Medpot Minstrel: Hydroponics Medical Marijuana

Saturday, August 19, 2006

Healing the Spirit with Books, Music, and Cannabis

Read a book review by Zinta Aistars of “Burning Rainbow Farm: How a Stoner Utopia Went Up in Smoke” by Dean Kuipers. Whew! What a powerful story! It captures how the war on drugs has absolutely no compassion or respect for human life. The book details the murder of the two leaders of a quasi hippie commune in Michigan, by the FBI and local law enforcement. Their crime? Coming out in the open for the medicinal and responsible recreational use of marijuana. No hard drugs were allowed on the commune.

It started me thinking about all the powerful books I’ve read over the years. When I was in my teens (late seventies) I felt that a powerful train had run past and I missed it. It was called the sixties. So I started researching everything about that era, and read “On the Road,” by Jack Kerouac, and “Howl” by Allen Ginsberg. “Fear and Loathing in Las Vegas,” by Hunter S. Thompson came later (I had to go to the library and read back issues of Rolling Stone for that one), as well as Charles Bukowski’s and Pablo Neruda’s poetry. Neruda was of another generation, but his love poems were some of the best ever written, so for me he fit in with the hippie era.

Along with countless others, such as Ed Sanders of the Fugs, Timothy Leary, Bob Dylan’s lyrics and liner notes, and Greek writer Nikos Kazantzakis, they all helped to open my mind to what I call the politics and literature of ecstasy. Later, Stephen Gaskin of the Farm would write “Haight Ashbury Flashbacks,” and it would clinch it for me. His description of attending the Monterey pop festival, where both Jimi Hendrix and Ravi Shankar were first introduced to a North American audience, is priceless.

As I tend to my six marijuana plants, with their huge buds almost ready for harvest, I feed them with Colossal Bud Blast and think of all the books that have given me a blast over the years. “Electric Cool Aid Acid Test” by Tom Wolfe, about Ken Kesey and the Merry Pranksters, and “Been Down So Long, It Looks Like Up to Me,” by folksinger Richard Farina, who was killed in a motorcycle accident the very same year that Bob Dylan cracked up his motorcycle. Rebels with a good cause, I’d say.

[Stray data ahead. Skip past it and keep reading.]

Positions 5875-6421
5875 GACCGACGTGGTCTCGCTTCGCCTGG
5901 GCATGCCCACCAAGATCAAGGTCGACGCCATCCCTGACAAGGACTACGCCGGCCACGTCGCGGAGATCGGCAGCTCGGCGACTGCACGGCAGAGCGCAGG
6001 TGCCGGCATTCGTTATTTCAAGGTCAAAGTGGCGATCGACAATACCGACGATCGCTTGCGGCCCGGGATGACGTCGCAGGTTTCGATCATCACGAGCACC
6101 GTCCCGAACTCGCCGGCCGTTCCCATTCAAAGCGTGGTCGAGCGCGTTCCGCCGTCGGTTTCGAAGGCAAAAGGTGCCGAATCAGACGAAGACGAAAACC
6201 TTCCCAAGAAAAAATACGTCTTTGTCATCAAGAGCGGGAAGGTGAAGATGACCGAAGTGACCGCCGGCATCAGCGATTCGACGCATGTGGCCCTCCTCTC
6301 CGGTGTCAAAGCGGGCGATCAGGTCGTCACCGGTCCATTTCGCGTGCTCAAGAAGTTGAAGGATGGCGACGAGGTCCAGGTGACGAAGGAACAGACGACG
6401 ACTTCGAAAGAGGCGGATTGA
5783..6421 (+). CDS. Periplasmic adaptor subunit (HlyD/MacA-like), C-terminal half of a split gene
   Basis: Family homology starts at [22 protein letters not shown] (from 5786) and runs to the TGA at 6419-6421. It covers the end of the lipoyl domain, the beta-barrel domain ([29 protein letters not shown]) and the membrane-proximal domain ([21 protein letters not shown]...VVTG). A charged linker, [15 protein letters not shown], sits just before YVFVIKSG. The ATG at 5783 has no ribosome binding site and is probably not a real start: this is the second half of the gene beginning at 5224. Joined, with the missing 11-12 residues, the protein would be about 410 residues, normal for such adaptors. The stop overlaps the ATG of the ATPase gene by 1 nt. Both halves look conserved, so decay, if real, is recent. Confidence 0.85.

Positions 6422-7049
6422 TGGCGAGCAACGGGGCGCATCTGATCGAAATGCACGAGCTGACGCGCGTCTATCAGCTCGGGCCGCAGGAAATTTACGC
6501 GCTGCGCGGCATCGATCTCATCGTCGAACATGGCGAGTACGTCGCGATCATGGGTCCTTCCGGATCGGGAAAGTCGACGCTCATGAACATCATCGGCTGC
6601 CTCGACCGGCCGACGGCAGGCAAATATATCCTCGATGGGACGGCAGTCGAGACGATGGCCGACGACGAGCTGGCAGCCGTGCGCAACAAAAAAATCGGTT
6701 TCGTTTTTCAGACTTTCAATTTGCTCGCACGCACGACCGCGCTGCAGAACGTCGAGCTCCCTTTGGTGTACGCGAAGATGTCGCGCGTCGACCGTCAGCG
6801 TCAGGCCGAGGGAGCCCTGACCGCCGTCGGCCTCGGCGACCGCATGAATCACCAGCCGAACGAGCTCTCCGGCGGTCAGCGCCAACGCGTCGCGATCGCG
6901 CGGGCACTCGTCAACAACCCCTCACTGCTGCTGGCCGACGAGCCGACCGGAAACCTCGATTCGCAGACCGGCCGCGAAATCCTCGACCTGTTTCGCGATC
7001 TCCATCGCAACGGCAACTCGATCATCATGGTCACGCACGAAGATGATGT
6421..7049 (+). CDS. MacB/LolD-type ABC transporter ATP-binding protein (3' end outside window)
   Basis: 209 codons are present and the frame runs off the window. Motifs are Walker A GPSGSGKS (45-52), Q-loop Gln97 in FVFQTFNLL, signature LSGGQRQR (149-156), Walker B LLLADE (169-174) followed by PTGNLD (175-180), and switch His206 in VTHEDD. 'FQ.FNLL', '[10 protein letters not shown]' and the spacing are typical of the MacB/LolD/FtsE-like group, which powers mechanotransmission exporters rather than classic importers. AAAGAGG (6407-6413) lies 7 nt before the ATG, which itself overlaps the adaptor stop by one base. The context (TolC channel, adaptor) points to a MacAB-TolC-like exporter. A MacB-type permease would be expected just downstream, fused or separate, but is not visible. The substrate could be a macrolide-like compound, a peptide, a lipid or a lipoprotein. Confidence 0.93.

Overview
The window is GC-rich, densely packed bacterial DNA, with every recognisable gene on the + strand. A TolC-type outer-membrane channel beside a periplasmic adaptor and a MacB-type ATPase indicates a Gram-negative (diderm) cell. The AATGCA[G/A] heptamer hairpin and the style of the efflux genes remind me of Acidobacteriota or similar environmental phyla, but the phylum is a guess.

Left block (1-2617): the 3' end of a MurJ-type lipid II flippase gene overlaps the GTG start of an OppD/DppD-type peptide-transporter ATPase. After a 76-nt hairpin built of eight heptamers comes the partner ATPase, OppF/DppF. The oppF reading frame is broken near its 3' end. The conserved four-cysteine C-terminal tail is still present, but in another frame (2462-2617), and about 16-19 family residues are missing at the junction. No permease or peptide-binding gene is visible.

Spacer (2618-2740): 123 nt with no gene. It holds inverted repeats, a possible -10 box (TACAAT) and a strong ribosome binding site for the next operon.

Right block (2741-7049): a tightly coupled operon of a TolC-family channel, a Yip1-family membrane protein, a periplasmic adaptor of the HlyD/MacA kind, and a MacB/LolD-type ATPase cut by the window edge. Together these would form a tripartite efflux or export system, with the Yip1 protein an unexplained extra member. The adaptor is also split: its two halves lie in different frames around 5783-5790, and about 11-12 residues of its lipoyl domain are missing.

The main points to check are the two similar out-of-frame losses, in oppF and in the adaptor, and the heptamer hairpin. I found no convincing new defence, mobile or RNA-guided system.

One thing all these writers had in common is their lack of fear in following their bliss. Even “Fear and Loathing” was in a way the story of a man seeking ecstasy, he just overdid the chemicals. Johnny Depp’s portrayal of Thompson in the movie of the same title was excellent, IMO. When is Hollywood going to make a movie about Farina, or Ginsberg? They made one about Kerouac, but it was a low-budget one and it missed the mark.

One thing the Beat writers had in common with the hippie era musicians and writers was the fact that they all toked up at one time or another. There is the famous story of Bob Dylan visiting the Beatles in a New York City hotel room and turning them on to pot, with Allen Ginsberg present. They all got giddy and no monumental creativity came out of that meeting. Except the fact that the music of the Beatles turned psychedelic very soon after.

In a way, pot was working its mysterious medicine even back then. It helped heal a whole generation that were constrained by the straight-laced, crew-cut fifties, and helped open up their minds to sparkling visions and loving, peaceful feelings. All you have to do is to listen to “Strawberry Fields Forever,” or Dylan’s “Love Minus Zero, No Limit,” in order to tune into the healing energy that was supplied by love through cannabis.

Just as my “ladies,” my female marijuana plants, are nurtured by the best organic nutrient available (Iguana Juice Grow and Bloom) so was the sixties generation nurtured by the organic blossoming of the hearts and minds of creative artists, such as the ones I mentioned.

It’s a continuum. Black jazz musicians begat black blues musicians begat the Rolling Stones. William Carlos Williams begat Allen Ginsberg begat Bob Dylan. May the coming generations be as blessed with such talent and the ability to heal the spirit, as these.

posted by Wes @ 4:27 AM


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